WASHINGTON -- CIA laboratories were not the source of the deadly anthrax bacteria mailed to Capitol Hill, a Central Intelligence Agency spokesman said Sunday.
"The anthrax contained in the letters under investigation absolutely did not come from CIA labs," the spokesman, Mark Mansfield, said in response to a report that investigators were focusing on whether spores used in the anthrax attacks may have come from a domestic bioweapon research program, including one conducted by the CIA.
The Washington Post reported Sunday that genetic tests of the spores in the anthrax-laced letters mailed to Capitol Hill were identical to stocks maintained by a U.S. Army research program at Ft. Detrick, Md. Anthrax-contaminated letters, postmarked from Trenton, N.J., on Oct. 9 were mailed to Senate Majority Leader Tom Daschle (D-S.D.) and Sen. Patrick J. Leahy (D-Vt.). Anthrax letters also were sent to three media outlets.
Five people have died and 13 have been infected with anthrax since October.
The Washington Post said the FBI investigation into the anthrax attacks was increasingly focusing on whether U.S. government bioweapon research programs may have been the source of the deadly bacteria. The report quoted one source as saying the FBI was focusing on a contractor that worked for the CIA.
Law enforcement officials have said the anthrax used in the mail attacks is a type known as the Ames strain. While the CIA has had small amounts of the Ames strain bacteria in the laboratory to compare and contrast with other strains, "we did not grow, create or produce the Ames strain of the anthrax virus," Mansfield said.
"One of our missions is to learn about potential biological warfare threats and our work in this regard is entirely defensive in nature and consistent with U.S. treaty obligations," he said.
On Capitol Hill on Sunday, technicians began fumigating part of the ventilation system in the Hart Senate Office Building in an attempt to kill the anthrax spores remaining in the building.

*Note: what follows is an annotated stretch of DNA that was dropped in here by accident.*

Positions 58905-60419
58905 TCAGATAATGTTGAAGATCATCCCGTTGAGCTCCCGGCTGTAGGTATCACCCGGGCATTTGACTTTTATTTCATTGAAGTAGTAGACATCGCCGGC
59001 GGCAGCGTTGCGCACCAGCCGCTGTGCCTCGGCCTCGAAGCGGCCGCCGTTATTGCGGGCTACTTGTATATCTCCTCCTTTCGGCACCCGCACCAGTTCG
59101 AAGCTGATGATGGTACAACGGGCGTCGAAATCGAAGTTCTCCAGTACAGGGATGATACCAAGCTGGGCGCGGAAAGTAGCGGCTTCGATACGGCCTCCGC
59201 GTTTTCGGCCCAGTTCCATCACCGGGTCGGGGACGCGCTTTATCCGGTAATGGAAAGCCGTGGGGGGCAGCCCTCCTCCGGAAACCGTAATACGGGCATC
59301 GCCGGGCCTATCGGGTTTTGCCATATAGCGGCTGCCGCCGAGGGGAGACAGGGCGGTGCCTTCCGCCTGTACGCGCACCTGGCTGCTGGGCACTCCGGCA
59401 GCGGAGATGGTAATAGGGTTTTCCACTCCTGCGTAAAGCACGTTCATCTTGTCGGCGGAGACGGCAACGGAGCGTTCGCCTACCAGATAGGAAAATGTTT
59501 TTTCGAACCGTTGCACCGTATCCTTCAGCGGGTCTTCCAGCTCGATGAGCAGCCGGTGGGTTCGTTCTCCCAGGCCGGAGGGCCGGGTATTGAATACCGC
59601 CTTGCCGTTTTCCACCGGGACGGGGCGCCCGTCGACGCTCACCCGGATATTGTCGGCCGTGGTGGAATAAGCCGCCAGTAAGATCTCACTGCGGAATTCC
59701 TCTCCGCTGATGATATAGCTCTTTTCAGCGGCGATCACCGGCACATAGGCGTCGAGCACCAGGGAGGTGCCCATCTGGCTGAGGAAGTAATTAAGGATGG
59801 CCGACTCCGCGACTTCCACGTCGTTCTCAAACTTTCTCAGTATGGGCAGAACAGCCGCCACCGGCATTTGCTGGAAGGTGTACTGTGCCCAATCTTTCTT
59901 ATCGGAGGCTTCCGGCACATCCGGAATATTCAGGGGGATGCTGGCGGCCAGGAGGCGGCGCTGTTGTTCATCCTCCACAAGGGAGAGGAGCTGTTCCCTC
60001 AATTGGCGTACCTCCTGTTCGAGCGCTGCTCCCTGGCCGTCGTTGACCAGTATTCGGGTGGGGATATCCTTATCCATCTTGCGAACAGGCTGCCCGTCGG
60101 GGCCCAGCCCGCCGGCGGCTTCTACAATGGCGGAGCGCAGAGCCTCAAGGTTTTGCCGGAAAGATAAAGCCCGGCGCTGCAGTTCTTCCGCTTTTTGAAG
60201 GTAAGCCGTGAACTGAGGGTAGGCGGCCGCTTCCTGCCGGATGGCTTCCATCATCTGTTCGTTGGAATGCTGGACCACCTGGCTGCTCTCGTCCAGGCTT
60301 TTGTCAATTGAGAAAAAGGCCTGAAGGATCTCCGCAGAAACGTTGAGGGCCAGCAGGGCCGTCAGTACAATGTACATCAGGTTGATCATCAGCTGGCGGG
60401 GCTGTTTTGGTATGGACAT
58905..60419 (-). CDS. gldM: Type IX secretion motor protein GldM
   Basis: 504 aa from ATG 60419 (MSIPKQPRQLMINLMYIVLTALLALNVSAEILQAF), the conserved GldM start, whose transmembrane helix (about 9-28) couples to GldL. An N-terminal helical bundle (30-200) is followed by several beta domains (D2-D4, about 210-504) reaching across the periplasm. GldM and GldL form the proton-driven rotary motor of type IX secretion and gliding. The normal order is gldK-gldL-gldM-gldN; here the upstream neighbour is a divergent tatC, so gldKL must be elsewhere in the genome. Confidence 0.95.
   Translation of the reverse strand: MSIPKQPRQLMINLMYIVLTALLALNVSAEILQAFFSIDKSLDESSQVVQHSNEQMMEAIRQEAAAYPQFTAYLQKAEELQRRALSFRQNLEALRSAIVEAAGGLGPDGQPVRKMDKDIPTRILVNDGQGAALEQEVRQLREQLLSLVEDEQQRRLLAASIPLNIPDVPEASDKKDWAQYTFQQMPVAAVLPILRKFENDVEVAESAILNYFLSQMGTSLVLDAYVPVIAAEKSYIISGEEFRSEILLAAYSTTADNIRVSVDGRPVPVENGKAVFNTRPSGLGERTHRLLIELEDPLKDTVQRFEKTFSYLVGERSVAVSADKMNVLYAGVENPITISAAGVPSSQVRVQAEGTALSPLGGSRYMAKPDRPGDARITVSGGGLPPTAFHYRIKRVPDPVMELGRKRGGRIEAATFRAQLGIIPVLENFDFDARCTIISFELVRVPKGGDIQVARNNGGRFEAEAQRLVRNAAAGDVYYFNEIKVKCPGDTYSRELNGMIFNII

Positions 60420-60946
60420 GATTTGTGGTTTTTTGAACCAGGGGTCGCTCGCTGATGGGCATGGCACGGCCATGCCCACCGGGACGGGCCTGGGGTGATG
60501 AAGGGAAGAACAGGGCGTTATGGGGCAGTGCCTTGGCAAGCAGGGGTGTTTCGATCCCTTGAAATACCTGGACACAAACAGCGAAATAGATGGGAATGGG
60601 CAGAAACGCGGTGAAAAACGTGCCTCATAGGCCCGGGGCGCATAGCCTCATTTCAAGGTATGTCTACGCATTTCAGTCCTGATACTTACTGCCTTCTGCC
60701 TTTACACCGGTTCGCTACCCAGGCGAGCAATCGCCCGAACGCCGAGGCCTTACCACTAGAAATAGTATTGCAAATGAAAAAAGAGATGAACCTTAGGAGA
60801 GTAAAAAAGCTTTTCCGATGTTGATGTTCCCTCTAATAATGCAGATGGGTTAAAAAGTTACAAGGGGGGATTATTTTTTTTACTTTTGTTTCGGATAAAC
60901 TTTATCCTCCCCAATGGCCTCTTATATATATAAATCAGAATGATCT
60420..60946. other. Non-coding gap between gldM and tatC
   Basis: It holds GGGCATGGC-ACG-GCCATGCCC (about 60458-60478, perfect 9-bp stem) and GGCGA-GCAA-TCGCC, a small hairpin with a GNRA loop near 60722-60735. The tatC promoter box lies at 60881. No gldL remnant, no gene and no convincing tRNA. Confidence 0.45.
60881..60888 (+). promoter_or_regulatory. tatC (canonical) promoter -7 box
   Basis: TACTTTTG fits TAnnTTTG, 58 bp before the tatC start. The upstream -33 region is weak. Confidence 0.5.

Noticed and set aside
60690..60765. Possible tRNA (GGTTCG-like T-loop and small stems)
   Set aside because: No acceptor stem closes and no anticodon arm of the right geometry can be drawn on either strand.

On Sunday night, Environmental Protection Agency officials and private contractors started pumping chlorine dioxide gas into the building's ventilation system in an effort to kill the spores from the bioterrorist attack that has killed two District of Columbia postal workers and sickened three other people.
Authorities said they expected the fumigation operation at Hart--the second one at the building in just over two weeks--to be completed this morning.
Authorities had hoped to begin the fumigation effort Friday night, but workers were unable to bring the building's humidity up to the necessary level--75%--to begin the work. Finally, after two days of pumping steam into the building and doing other things to raise the humidity, workers were able to begin their work Sunday.
The work crews are "overworked and tired," said Richard Rupert, the EPA's on-site coordinator.
Even if the cleanup goes well, Lt. Dan Nichols, spokesman for the Capitol Police, said he could not give an opening date for the Hart building, where the Capitol Hill anthrax attacks began Oct. 15 when an aide to Daschle opened a tainted letter. The building was closed two days later.
Copyright 2001 Los Angeles Times